Mary Todd Lincoln House

Our first stop in Lexington after some advice at the visitors center was the Mary Todd Lincoln House. The Mary Todd Lincoln House is open from Monday-Saturday from 10am until 3pm and closed on Sundays. There are tours every hour with the last one being at 3pm for $12 per adult.  It is the first museum to honor a first lady.

The house was built in the early 1800’s as an inn. The Todd’s bought it and lived in it for 17 years, during which it was full of children. Mary Todd being one of sixteen children. She was the daughter of her father’s first marriage, her mother dying when she was young. She lived in the house until she moved to Springfield, Illinois where she met Abraham Lincoln, married him against family wishes, and later they visited the house together in 1847.

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The tour isn’t short, and can get quite hot and exhausting for those not accustomed to standing for long periods of time, especially in the hot summer. Our tour guide explained also towards the end of the tour that there is a room where for a while guests kept fainting, some blamed it on the length of the tour, heat and standing/stairs, others on a ghost who just wanted to be mentioned in the tour. Now every tour guide makes sure to mention her and they haven’t had any more fainting spells.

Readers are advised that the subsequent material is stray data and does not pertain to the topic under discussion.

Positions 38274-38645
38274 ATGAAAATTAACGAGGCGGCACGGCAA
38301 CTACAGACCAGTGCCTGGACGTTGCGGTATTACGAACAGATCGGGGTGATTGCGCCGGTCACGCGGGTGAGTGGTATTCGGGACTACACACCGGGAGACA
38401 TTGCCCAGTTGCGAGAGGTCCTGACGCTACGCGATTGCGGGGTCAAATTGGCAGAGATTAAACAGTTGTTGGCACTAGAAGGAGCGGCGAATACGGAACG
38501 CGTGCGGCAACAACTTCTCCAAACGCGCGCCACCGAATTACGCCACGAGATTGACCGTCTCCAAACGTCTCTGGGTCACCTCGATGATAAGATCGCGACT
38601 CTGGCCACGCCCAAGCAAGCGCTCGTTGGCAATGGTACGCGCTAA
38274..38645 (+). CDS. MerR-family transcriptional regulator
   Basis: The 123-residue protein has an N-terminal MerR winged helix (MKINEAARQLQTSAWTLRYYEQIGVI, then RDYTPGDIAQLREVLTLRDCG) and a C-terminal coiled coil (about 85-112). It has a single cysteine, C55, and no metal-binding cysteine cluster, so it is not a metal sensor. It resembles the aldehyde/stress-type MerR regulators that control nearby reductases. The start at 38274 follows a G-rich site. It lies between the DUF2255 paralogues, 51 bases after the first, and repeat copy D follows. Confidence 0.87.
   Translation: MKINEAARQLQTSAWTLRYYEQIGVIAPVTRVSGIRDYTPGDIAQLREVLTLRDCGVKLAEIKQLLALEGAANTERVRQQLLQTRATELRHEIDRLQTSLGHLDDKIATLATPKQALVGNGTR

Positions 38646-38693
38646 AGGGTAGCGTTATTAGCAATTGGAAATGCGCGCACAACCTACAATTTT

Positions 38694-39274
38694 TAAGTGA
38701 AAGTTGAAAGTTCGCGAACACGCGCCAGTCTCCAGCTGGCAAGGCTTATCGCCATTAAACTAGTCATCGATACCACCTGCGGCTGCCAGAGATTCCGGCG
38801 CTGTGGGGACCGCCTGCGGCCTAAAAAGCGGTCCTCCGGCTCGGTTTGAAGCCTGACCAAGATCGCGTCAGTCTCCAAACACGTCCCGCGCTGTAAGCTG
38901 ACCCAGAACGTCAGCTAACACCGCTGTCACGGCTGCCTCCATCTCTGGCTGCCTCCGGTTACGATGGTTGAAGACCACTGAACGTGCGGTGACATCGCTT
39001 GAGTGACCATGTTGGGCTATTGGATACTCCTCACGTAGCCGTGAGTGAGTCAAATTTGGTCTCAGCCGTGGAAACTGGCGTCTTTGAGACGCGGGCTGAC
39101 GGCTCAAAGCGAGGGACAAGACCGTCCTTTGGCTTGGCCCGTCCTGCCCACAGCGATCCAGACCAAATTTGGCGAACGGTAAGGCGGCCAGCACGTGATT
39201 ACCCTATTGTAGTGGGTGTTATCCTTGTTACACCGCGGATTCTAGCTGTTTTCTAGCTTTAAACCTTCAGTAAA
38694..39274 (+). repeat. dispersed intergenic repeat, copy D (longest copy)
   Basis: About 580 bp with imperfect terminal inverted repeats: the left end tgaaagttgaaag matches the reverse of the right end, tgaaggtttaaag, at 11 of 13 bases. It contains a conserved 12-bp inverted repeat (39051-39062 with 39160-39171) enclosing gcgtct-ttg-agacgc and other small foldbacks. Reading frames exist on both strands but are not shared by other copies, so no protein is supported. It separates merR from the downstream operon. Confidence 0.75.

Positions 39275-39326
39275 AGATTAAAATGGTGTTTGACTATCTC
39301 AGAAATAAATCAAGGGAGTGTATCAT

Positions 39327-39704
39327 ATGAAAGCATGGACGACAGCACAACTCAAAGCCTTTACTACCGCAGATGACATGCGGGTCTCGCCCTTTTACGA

Throughout the house are black and white photos of what the house looked like before it was restored. After Robbert S. Todd (Mary Todd’s father) passed away the house bounced around, even becoming a brothel at one point. (A young woman who worked at the house then, Belle Brezing is said to be the inspiration of a character with a similar name (Belle Watling) in Margaret Mitchell’s Gone With the Wind.) In 1977 the house was found and restored into a museum.

There is a third floor but it is currently closed off. Not all furnishings in the house are original since after Robbert S. Todd’s death the family had to sell most of it due to legal problems. Some of the originals have been returned to the house. Some of what is in the house are things from the time period though not necessarily belonging to the Todd’s but others are just recreations. The guides make sure to mention original family pieces. The tour ends with a trip to the tiny gift shop and out to the parking lot (free parking) behind the house outside of the garden. If you’re curious about the time around the Civil War or about Mary Todd Lincoln it’s a good place to go. (Or if you want to visit a haunted museum)

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